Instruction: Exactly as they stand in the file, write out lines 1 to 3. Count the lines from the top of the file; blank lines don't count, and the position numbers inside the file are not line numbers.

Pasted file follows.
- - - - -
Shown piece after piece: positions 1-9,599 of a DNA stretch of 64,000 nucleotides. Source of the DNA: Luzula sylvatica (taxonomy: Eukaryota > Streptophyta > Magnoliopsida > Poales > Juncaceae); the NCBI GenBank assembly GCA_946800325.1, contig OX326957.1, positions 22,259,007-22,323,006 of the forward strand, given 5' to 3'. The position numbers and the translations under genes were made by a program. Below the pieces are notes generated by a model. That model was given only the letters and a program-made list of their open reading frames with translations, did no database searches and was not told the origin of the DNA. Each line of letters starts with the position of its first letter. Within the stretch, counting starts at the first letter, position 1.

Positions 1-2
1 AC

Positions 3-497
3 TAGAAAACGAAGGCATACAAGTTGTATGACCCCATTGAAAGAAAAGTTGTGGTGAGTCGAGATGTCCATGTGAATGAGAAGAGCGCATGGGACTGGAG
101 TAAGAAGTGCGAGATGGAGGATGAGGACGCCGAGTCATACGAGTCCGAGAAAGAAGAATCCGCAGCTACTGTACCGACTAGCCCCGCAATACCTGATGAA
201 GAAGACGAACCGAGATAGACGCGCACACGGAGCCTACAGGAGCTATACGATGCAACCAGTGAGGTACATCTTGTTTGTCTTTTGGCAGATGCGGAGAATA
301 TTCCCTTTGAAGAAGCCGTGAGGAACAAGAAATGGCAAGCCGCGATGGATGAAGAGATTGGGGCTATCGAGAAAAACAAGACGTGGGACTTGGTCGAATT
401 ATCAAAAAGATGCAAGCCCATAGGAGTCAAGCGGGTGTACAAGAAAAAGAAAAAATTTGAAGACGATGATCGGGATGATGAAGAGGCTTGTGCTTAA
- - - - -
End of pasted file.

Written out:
Shown piece after piece: positions 1-9,599 of a DNA stretch of 64,000 nucleotides. Source of the DNA: Luzula sylvatica (taxonomy: Eukaryota > Streptophyta > Magnoliopsida > Poales > Juncaceae); the NCBI GenBank assembly GCA_946800325.1, contig OX326957.1, positions 22,259,007-22,323,006 of the forward strand, given 5' to 3'. The position numbers and the translations under genes were made by a program. Below the pieces are notes generated by a model. That model was given only the letters and a program-made list of their open reading frames with translations, did no database searches and was not told the origin of the DNA. Each line of letters starts with the position of its first letter. Within the stretch, counting starts at the first letter, position 1.

Positions 1-2
1 AC